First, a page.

Wednesday, March 1, 2023

Book Review: Such a Pretty Girl

By Sara Steven

Award-winning author T. Greenwood explores the often-flickering line between woman and girl in this vividly lyrical drama alternating between an West Village artists community in 1970s New York and present day, as a former child actress is forced to confront the darkest secrets of her youth when a controversial photo taken of her as a preteen on the night of the 1977 blackout ignites a media firestorm.

Living peacefully in Vermont, Ryan Flannigan is shocked when a text from her oldest friend alerts her to a devastating news item. A controversial photo of her as a pre-teen has been found in the possession of a wealthy investor recently revealed as a pedophile and a sex trafficker—with an inscription to him from Ryan’s mother on the back.

Memories crowd in, providing their own distinctive pictures of her mother Fiona, an aspiring actress, and their move to the West Village in 1976. Amid the city’s gritty kaleidoscope of wealth and poverty, high art, and sleazy strip clubs, Ryan is discovered and thrust into the spotlight as a promising young actress with a woman’s face and a child’s body. Suddenly, the safety and comfort Ryan longs for is replaced by auditions, paparazzi, and the hungry eyes of men of all ages.

Forced to reexamine her childhood, Ryan begins to untangle her young fears and her mother’s ambitions, and the role each played in the fraught blackout summer of 1977. Even with her movie career long behind her, Ryan and Fiona are suddenly the object of uncomfortable speculation—and Fiona demands Ryan’s support. To put the past to rest, Ryan will need to face the painful truth of their relationship, and the night when everything changed. (Synopsis courtesy of Goodreads.)

Oh, wow. Talk about Mommy issues. Having dealt with my own when it comes to my own mother, I could totally relate to how Ryan felt when she reflects on the life she’d lived with her own mother, Fiona–a woman who had wanted to become a famous actress and model herself, then later imposes her own dreams and aspirations on her daughter, Ryan. While it never got as intense as Mommy Dearest, there were plenty of moments that felt tough to read, due to the constant pushing and prodding by Fiona. What lengths would one go to, in order to secure fame?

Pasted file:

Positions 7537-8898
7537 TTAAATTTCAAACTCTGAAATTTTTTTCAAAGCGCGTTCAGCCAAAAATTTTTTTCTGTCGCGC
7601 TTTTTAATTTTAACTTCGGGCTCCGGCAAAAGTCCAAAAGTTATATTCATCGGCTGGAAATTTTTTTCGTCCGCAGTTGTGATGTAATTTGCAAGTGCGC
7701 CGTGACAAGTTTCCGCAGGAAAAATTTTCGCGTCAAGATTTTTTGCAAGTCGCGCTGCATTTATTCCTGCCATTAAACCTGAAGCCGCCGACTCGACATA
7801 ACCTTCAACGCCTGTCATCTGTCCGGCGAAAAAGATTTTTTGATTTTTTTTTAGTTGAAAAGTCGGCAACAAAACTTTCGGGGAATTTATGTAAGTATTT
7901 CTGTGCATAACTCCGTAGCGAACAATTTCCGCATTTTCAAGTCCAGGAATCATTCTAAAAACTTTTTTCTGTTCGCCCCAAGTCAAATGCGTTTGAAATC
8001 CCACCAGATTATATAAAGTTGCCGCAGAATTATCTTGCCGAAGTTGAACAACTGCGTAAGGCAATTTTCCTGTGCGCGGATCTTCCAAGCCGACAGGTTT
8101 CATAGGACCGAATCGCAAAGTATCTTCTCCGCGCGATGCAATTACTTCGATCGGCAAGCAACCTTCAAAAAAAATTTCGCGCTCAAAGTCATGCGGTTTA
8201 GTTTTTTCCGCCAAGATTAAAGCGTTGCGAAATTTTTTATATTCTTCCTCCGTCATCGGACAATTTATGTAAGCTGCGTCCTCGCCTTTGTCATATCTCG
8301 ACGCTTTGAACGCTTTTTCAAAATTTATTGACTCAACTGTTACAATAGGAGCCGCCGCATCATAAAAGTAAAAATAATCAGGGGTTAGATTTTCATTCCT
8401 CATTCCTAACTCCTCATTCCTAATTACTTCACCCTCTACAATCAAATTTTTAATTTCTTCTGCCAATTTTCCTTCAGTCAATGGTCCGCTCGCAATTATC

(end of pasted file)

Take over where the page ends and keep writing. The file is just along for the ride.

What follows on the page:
Such A Pretty Girl focuses on a photograph that is found in the possession of a well-known pedophile and child sex trafficker–but it’s more about the steps that led to that eventual revelation. Ryan takes us through her turbulent past and the obvious divide between the hellish events she’d gone through then, versus her harsh need to provide calm and serenity in the present, not only for herself but for her own daughter. I know what that feels like to want to do the best for my own children, so much of that based on the kind of life I’d experienced as a child, never wanting my boys to experience that. Ryan is doing the same thing, so when her past and present collide, it’s nothing short of traumatic and scary. 

There are plenty of controversial topics here: Sex trafficking. Pedophilia. Even the means in which the photo had been taken speaks volumes on what seemed to fly in the 70s, and what would never fly today. I think the author did a great job in showing that difference, which added even more to the stark contrast with how Ryan feels about her mother, and whether their relationship can withstand the past. It was reflective and pushed boundaries, worthy of the five-stars I’ve given it!

Thanks to Booksparks for the book in exchange for an honest review.

More by T. Greenwood:

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